MICHIGAN CITY — Traditional classroom learning has become an option for local public-school students several weeks sooner than expected.
The Michigan City Area Schools Board of Directors voted unanimously Tuesday to resume in-person instruction at all MCAS schools beginning Oct. 19, the Monday after the district’s fall break.
Their decision was based on two major factors: results of a parent survey indicating more than 67 percent of responders want their children to return to traditional schooling, and local statistics indicating the spread of COVID-19 is relatively low in La Porte County.
MCAS Associate Superintendent Wendel McCollum made his recommendation to the board after explaining a new metric announced Aug. 26 by the Indiana Department of Education and Indiana State Department of Health.
According to the new standards, school districts may determine instructional methods by considering two things: the number of new coronavirus cases per 100,000 residents, and the percentage of positive tests.
At the time of Tuesday’s vote, La Porte County had reported 57 new cases per 100,000 residents, and the positive return rate of local COVID-19 tests was 3.4 percent; with numbers trending down since Aug. 25, McCollum said.
Those numbers place MCAS in what the state is calling the Blue category – a district in which the coronavirus spread is “minimal.”
As such, MCAS may offer in-person schooling to students in all grades, but still must limit activities in which social distancing is not possible.
Masks, social distancing, contact tracing and frequent disinfecting of touch surfaces will continue to be required.
Board member Deborah Chubb was concerned about the protocol for athletic events and other extracurricular activities.
McCollum indicated such activities are currently allowed, but the number of spectators is limited based on venue. And all spectators must adhere to requirements of wearing masks and maintaining safe social distance.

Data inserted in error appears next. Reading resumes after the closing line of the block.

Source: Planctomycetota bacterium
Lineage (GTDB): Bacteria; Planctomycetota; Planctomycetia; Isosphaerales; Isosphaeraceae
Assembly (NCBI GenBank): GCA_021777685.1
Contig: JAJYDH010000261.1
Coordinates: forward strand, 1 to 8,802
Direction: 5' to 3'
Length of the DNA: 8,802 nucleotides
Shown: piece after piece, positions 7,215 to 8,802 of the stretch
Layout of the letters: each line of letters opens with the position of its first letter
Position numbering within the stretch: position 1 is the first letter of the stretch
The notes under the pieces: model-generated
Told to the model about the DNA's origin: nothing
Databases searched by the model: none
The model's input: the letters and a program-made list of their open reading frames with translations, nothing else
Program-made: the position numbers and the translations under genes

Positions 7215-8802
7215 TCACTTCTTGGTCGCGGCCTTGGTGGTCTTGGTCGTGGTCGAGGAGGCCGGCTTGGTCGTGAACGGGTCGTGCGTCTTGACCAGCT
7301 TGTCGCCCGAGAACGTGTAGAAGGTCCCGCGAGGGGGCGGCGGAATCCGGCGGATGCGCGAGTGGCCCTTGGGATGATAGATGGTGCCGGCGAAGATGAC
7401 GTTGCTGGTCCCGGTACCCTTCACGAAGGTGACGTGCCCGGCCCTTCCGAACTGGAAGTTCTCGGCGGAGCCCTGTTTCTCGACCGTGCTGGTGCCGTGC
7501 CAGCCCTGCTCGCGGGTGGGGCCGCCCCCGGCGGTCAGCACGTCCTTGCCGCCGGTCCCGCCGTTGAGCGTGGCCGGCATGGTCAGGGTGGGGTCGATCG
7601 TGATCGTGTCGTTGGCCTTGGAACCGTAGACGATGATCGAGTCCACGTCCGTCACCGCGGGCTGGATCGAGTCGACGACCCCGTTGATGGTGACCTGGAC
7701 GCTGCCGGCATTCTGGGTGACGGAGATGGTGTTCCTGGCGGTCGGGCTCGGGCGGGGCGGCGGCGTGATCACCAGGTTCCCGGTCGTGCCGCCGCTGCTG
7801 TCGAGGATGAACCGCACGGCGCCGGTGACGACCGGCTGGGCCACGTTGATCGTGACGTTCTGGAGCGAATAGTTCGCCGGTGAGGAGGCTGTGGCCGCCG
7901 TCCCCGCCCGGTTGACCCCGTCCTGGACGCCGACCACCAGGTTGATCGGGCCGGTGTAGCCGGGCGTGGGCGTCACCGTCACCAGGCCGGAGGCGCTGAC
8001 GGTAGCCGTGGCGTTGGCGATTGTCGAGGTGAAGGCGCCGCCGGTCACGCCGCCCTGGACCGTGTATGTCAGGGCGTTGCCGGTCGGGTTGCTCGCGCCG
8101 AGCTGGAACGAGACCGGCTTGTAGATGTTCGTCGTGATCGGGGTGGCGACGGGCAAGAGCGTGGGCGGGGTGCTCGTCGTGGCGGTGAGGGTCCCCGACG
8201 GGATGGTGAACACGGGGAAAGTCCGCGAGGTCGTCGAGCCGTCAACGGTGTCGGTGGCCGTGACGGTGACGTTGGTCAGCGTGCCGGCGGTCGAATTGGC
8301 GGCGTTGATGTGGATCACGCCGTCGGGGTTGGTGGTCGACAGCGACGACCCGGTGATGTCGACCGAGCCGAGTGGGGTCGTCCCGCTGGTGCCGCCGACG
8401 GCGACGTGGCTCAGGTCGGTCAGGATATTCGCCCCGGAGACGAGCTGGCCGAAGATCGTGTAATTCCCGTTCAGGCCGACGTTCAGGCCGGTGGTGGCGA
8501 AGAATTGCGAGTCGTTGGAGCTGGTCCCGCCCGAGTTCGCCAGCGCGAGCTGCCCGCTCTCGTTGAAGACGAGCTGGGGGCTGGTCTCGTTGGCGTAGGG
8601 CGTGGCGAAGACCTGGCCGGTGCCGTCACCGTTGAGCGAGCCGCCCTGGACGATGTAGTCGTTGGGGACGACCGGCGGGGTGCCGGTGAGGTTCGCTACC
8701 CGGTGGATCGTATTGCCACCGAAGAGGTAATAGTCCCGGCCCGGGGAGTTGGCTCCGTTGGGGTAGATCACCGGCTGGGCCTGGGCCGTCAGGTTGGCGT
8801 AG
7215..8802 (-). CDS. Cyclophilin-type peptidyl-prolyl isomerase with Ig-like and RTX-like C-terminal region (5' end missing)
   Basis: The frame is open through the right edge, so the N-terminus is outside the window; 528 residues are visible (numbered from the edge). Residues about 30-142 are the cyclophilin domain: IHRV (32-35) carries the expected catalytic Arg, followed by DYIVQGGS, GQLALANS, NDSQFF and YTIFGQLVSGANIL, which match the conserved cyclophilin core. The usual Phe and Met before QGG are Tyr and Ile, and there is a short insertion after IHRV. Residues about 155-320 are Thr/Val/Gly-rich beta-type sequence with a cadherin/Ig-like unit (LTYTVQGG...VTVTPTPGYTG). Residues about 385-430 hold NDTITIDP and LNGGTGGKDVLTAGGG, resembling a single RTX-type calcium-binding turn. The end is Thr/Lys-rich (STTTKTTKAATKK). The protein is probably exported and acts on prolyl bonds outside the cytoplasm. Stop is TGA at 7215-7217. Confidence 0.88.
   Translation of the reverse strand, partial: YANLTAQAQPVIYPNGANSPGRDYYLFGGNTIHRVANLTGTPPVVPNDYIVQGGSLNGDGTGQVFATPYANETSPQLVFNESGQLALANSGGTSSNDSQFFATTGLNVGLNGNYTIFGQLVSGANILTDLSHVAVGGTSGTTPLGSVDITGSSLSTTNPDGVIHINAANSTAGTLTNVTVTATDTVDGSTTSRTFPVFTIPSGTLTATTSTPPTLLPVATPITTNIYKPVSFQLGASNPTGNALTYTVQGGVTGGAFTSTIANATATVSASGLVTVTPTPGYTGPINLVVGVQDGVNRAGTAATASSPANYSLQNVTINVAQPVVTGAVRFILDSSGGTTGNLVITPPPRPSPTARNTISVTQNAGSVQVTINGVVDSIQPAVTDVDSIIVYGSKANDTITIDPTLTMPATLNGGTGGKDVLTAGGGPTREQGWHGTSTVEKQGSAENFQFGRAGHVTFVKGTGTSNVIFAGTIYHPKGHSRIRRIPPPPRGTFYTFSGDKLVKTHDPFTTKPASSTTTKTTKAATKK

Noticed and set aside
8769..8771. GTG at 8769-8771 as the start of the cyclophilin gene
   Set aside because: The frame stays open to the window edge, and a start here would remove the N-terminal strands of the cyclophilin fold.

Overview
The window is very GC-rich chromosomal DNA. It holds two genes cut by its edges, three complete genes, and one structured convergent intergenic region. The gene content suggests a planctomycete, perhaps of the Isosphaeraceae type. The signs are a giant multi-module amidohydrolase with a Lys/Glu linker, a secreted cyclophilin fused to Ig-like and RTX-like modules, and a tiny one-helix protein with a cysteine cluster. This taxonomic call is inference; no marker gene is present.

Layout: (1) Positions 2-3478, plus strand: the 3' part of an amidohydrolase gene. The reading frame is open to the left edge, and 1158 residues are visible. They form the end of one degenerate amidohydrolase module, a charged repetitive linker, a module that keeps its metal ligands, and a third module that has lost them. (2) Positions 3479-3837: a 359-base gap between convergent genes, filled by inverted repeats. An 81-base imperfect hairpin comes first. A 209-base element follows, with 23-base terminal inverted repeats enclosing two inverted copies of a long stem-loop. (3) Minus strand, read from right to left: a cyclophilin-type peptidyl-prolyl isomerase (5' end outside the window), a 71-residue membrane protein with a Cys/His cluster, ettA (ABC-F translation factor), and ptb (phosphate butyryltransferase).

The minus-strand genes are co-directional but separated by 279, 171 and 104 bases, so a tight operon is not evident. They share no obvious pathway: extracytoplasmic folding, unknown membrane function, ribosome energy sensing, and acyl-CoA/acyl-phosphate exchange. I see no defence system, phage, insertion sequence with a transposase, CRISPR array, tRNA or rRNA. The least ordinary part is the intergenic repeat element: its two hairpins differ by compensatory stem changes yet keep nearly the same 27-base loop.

Board member Theresa Edwards asked about students’ transitions between classrooms and other areas in their schools, and who would be responsible for disinfecting rooms between classes.
McCollum said it’s currently up to the teachers to clean, and they may enlist students to help. But the district is also hiring additional staff to make sure cleanliness is at a safe level, and to allow teachers and students to maximize instruction time.
Additionally, he said, Michigan City High School is in the process of developing a block schedule to limit the number of times students have to move throughout the building.
The school has also scheduled more lunch periods in order to limit the number of students in the cafeteria at the same time; and switched to providing pre-packaged meals instead of allowing students to serve themselves.
Arrival and dismissal procedures also are being altered at each school.
Board member Peggy Rose said McCollum’s recommendation seems like a good plan, but had some reservations.
“I think it is equally important to have built into this plan some sort of surge testing plan if, indeed, we were to begin to be notified of there being an increase in the numbers of cases,” she said.
Whatever that plan is to look like, Rose said, it should be built in to the reopening plan from the beginning, as opposed to becoming a scrambled reaction to a spike in COVID-19 numbers.
McCollum accepted her suggestion and said that delaying the start of traditional schooling initially has been an added benefit to developing a thorough reopening plan.
“Delaying our in-person start has given us an opportunity to speak to all the other districts that started in person,” he said. “... so we’ve been able to discuss with them the positives and negatives they’ve had so far with the different options that they’re providing.”
MCAS Supt. Barbara Eason-Watkins said, “I just want to thank Dr. McCollum and members of the cabinet who have been meeting on a regular basis, trying to ensure that all decisions were based on the data and based on the health and safety protocols that have been in place. It’s been a journey.
“Our teachers have been working exceptionally hard to ensure that our online program was of the quality that everyone desired. So, again, just a special thanks to the board for trusting in us. We have tried to ensure that we have stayed on top of every protocol, every change in information that was necessary to bring us to tonight’s decision.”
Parents who are not ready to send their children back to school in person on Oct. 19 may choose to continue educating them through either MCAS Online or Michigan City Virtual Academy, as they have been doing since Aug. 24.
A hard date for when that decision must be made was not specified Tuesday. However, McCollum said the administration will need time to ensure each classroom is balanced to allow the proper physical distancing of students and teachers.